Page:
WASHINGTON (9/25/14)--Demand for new single-family homes spiked in August, according to Department of Commerce data, possibly assuaging fears that the housing recovery significantly stalled during the summer.
The seasonally adjusted annualized rate of new-home sales increased by 18% last month to 504,000--the fastest it has grown since May 2008, and the largest one-month increase since January 1992, according to MarketWatch (Sept. 24). The numbers pushed the Commerce Department's 12-month rate of sales in August to 33%.
The reported surge in transactions largely occurred throughout the country, with increases in the West, Northeast and South of 50%, 29% and 8% respectively. The rate of new single-family homes remained steady in the Midwest.
The supply of new homes on the market was up to 203,000 in August--a 1% monthly increase and a 16% year-over-year increase, according to Moody's (Economy.com Sept. 24).
The months-supply of new homes dropped to 4.8 months from 5.6 in July, and was down from 5.5 in August 2013. The median number of months that new homes were on the market remained relatively steady at 3.3, up by 0.1 from August 2013.
Despite the sales increase, the seasonally adjusted median sale price of new homes was down by a monthly rate of 1.6% to $275,000--a 7.9% growth rate on an annual basis. The same figure, unadjusted for seasonal fluctuations, was up by 11.9% on a year-over-year basis.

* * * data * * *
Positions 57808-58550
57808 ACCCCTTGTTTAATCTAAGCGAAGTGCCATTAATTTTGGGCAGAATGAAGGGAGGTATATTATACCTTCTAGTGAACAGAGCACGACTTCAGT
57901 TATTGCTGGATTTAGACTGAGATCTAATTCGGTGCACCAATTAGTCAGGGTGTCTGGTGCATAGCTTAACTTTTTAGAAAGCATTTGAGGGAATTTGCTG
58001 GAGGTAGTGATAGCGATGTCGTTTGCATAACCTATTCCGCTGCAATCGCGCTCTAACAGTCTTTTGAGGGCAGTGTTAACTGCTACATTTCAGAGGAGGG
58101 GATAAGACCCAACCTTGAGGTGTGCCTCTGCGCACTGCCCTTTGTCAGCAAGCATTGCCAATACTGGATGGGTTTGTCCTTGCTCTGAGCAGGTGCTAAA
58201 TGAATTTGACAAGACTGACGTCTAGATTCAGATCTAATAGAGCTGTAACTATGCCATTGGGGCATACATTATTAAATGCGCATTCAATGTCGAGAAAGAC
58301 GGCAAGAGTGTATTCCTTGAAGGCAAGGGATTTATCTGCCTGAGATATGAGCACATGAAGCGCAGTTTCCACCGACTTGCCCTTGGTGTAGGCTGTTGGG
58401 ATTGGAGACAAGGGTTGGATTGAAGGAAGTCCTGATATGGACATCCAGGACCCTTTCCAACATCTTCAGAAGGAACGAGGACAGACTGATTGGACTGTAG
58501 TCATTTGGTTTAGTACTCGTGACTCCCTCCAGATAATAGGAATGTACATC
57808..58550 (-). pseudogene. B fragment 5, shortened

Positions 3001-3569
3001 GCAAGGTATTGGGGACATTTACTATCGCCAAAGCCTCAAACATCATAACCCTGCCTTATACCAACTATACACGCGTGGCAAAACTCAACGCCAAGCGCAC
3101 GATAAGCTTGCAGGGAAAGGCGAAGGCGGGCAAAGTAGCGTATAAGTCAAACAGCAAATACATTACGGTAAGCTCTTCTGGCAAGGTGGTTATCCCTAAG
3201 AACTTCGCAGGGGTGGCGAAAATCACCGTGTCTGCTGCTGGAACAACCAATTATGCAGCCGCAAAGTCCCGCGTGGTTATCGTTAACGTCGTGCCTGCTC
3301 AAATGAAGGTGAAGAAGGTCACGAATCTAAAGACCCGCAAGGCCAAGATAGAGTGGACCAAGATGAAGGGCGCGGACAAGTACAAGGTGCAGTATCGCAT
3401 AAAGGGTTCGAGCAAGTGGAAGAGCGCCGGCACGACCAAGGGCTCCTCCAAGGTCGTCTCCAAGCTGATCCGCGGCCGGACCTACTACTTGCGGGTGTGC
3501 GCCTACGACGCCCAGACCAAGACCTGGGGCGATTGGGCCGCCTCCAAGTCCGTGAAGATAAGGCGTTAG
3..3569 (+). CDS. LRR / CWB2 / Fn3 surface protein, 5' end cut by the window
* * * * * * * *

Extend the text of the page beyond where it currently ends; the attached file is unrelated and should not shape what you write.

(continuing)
Home sales above $300,000 as a proportion of total transactions also increased on an annual basis--to 42% from 37% in August 2013.
August's data surprised analysts polled by MarketWatch and Moody's, with a survey taken by the former predicting that the Commerce report would show a seasonally adjusted annualized rate of 426,000 new single-family home sales.
MarketWatch said that the report could build confidence in the housing recovery, but warned that new-home sales data often undergo revisions. It also cautioned that demand strength is precarious, with financial institutions being tight-fisted with credit, and that another government report showed construction on new homes dropped in August.
MarketWatch also reported concerns that post-collapse vacancy rates remain stubbornly high, and Moody's said that the new-home inventory must rise above its historical average of 300,000 to prevent a bubble from forming.
Still, analysts from both firms noted that a recent National Association of Home Builders' survey showed that confidence in the residential construction industry sits at its highest level since 2005.